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4.0 out of 5 stars missing the point?
I do have to agree with previous reviews on some issues.
Yes, the (British edition) title and the chick-lit cover don't do it any favours. I took it off a library shelf and those, plus the blurb on the back cover, nearly made me put it back, but then I read a paragraph or two at random.

The characters aren't meant to be deep, they just carry the story...
Published on 24 Jun 2011 by W. Chappell

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3.0 out of 5 stars Ok, but lacking depth
This novel is about a group of people taking a cookery class at a restaurant on Monday nights, when the restaurant is closed. Each chapter concentrates on one member of the group. It's an enjoyable read, but I felt it was lacking something. There was no depth to the characterisations at all, more a matter of fact telling of their story. The central character is...
Published on 23 April 2010 by Nicola


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4.0 out of 5 stars missing the point?, 24 Jun 2011
By 
W. Chappell - See all my reviews
(REAL NAME)   
I do have to agree with previous reviews on some issues.
Yes, the (British edition) title and the chick-lit cover don't do it any favours. I took it off a library shelf and those, plus the blurb on the back cover, nearly made me put it back, but then I read a paragraph or two at random.

The characters aren't meant to be deep, they just carry the story along a bit - forget them - concentrate on the words.
There are some lovely little phrases that stopped me in my tracks: "Sometimes our greatest gifts grow from what we are not given"
The food descriptions are just amazing and made me want to shout "yes, yes that's IT"

This is a book for cooks and lovers of good food.
I wanted to keep this but it has to go back to the library so I've just ordered a copy from Amazon - the American edition with the more appropriate title and cover.
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2.0 out of 5 stars No Depth, 25 July 2010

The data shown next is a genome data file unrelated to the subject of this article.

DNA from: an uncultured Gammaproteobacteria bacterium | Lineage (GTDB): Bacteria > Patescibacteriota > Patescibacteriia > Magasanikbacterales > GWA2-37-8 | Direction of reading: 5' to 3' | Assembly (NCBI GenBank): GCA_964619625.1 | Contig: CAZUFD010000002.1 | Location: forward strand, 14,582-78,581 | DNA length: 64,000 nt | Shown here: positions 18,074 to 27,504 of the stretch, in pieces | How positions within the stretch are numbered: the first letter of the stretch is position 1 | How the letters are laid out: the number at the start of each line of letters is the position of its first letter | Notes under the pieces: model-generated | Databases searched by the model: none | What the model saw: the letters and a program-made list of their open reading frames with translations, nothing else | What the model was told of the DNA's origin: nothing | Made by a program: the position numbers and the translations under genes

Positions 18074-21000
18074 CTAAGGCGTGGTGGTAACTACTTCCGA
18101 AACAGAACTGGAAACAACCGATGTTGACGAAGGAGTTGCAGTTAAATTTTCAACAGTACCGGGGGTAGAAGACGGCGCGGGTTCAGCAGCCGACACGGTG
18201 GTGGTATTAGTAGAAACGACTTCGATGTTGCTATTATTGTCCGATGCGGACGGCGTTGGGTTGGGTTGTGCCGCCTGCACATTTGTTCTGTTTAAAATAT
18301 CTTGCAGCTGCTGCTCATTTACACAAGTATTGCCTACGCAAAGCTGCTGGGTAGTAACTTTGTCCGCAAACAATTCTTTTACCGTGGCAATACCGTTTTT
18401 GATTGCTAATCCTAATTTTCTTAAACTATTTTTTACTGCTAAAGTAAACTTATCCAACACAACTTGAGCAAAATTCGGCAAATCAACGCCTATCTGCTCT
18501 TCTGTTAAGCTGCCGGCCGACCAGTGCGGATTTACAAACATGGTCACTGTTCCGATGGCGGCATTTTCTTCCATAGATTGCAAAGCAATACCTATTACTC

By 
Allhug (Newcatle upon Tyne) - See all my reviews
I didn't do enough research before beginning this book. I had heard the buzz around a book entitled 'School of Essential Ingredients' and the cover gave me to believe that this may be a really intelligent sensuous and poetic novel about food and relationships - I expected real depth. (...I know, I know - never judge a book by its cover! lesson learnt - I found a copy of the same book but under the title 'The Monday Night Cooking School' and the decidedly 'chick lit' cover should have been my first warning that this book was not going to be what I expected!).

I'm disappointed. I think the idea of a collection of short stories melding into a 'whole' would have been better than to write this as a novel. As it is, I don't think that the characters were rounded out or given any depth. Their thoughts and feelings didn't resonate or draw me in and each story within the novel was for me 'unfinished' or 'rushed', they weren't connected very expertly and nothing was revisited or tied up properly.

I enjoyed the idea of food as a mirror of emotion and a healing force and some of the descriptions surrounding this aspect of the novel were delightful. But overall, this book was not what it ought to have been.
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3.0 out of 5 stars Ok, but lacking depth, 23 April 2010
By 
Nicola "nicola_in_southyorks" (UK) - See all my reviews
(TOP 1000 REVIEWER)    (VINE VOICE)   
This novel is about a group of people taking a cookery class at a restaurant on Monday nights, when the restaurant is closed. Each chapter concentrates on one member of the group. It's an enjoyable read, but I felt it was lacking something. There was no depth to the characterisations at all, more a matter of fact telling of their story. The central character is Lillian, who runs the class, but we have only a very small look at her story right at the beginning. In a way, this is a book of short stories linked by the same characters.

It's still worth reading in my opinion, but I think the book needed more warmth and for the stories to be pulled together a bit more tightly.
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4.0 out of 5 stars Absolutely delightful, 10 April 2010
A delightful book. Take away with you on holiday or spend an evening or two in the garden. Just perfect.
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0 of 1 people found the following review helpful
1.0 out of 5 stars Awful book, 19 July 2012
I found this book extremely disappointing. Insipid and flat, the characters had no substance, other than cliche after cliche of predictable pap. And what's with all the similes that make no sense? "...inhaling the warm smell of corn and melting butter, soft as a mother's hand moving across the back of her almost sleeping child..." More often than not when reading this book I found myself both confused and nauseous.

This is a fine book if you have a low IQ, don't mind being patronized, and don't want to read a book of any substance.
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